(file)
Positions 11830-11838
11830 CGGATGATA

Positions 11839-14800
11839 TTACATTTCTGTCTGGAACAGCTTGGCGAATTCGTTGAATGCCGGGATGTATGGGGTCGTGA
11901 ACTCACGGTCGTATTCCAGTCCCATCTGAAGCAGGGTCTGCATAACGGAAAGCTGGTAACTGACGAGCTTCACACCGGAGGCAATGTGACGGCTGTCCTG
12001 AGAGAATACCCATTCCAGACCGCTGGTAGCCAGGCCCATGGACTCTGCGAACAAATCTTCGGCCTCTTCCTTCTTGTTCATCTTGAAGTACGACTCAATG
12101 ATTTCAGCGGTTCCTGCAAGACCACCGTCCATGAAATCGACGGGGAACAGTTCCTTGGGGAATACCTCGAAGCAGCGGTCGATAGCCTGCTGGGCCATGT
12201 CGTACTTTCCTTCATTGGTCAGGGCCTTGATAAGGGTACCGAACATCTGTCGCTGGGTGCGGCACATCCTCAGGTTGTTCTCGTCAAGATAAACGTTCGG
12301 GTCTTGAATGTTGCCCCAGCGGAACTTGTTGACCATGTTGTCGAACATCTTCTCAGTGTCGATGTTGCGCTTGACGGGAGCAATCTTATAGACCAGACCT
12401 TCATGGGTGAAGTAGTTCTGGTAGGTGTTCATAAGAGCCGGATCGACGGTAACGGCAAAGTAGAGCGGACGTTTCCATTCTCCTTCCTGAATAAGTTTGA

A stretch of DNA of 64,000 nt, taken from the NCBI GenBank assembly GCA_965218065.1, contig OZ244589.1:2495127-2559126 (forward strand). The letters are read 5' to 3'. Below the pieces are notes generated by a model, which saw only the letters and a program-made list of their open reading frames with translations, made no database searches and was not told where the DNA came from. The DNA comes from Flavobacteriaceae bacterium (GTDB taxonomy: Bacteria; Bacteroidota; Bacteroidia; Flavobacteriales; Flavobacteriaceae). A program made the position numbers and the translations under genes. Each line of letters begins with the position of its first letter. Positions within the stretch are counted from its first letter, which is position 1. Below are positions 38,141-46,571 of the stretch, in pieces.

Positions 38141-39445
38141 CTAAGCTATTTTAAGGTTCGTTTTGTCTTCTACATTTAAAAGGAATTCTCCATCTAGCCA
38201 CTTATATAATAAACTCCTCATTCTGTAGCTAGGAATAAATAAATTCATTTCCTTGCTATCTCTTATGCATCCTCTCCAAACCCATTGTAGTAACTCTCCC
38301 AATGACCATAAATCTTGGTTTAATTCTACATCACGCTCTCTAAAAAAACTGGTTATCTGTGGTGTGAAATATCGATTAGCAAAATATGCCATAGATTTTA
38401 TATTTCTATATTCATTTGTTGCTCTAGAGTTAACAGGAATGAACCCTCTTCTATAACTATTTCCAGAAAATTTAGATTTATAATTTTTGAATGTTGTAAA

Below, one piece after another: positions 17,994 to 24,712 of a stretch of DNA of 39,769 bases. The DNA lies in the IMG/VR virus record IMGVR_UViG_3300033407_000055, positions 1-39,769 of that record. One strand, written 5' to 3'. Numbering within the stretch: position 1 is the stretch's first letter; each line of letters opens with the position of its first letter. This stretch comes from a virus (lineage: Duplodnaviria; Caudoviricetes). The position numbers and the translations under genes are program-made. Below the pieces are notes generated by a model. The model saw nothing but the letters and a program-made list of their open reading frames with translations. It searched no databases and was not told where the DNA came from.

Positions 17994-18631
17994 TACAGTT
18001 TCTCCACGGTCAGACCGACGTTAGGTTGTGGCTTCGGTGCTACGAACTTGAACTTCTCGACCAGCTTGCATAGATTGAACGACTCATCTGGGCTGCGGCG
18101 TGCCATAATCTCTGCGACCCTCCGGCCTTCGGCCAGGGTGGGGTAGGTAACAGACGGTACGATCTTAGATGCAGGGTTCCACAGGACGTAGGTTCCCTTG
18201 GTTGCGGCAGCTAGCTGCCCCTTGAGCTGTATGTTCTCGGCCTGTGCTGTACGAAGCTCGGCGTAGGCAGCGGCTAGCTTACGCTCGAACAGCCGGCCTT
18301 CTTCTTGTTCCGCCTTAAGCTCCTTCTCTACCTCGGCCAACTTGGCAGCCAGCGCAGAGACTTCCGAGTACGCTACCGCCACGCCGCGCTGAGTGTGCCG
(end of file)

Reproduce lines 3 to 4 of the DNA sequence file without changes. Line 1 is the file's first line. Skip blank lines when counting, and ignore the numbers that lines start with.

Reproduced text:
Positions 11839-14800
11839 TTACATTTCTGTCTGGAACAGCTTGGCGAATTCGTTGAATGCCGGGATGTATGGGGTCGTGA